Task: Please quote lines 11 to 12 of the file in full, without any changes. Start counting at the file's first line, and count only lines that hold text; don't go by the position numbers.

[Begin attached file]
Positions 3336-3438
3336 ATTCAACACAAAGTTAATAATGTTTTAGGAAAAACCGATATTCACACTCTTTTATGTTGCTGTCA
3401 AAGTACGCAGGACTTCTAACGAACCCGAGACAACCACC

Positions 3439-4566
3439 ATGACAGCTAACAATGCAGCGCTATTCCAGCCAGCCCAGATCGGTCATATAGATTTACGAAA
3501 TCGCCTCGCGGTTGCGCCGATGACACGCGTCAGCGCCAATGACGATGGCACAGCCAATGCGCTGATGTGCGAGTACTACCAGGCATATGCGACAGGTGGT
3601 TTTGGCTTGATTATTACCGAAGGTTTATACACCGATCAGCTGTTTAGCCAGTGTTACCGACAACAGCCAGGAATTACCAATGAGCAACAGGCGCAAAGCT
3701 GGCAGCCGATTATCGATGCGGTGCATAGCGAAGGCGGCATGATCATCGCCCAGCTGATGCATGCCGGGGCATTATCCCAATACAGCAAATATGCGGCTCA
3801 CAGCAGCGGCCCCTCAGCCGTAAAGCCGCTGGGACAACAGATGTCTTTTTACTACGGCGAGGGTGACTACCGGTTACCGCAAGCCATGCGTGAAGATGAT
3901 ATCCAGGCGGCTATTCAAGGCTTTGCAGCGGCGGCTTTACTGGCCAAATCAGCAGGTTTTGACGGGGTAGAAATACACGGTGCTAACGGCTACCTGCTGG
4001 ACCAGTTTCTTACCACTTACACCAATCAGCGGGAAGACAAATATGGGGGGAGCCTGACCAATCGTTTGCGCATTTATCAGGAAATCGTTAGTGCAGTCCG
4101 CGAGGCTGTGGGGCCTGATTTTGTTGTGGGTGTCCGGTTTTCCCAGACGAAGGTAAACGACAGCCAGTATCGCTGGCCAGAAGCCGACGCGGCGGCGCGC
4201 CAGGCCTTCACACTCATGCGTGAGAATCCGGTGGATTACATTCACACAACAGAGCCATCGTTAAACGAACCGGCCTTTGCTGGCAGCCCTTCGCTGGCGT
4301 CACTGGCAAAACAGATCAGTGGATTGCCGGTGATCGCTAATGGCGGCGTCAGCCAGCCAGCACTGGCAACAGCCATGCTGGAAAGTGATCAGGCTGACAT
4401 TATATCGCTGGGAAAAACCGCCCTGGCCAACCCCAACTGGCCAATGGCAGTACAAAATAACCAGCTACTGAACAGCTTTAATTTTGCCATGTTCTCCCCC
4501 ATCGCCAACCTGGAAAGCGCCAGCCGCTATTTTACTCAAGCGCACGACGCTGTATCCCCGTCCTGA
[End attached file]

4001 ACCAGTTTCTTACCACTTACACCAATCAGCGGGAAGACAAATATGGGGGGAGCCTGACCAATCGTTTGCGCATTTATCAGGAAATCGTTAGTGCAGTCCG
4101 CGAGGCTGTGGGGCCTGATTTTGTTGTGGGTGTCCGGTTTTCCCAGACGAAGGTAAACGACAGCCAGTATCGCTGGCCAGAAGCCGACGCGGCGGCGCGC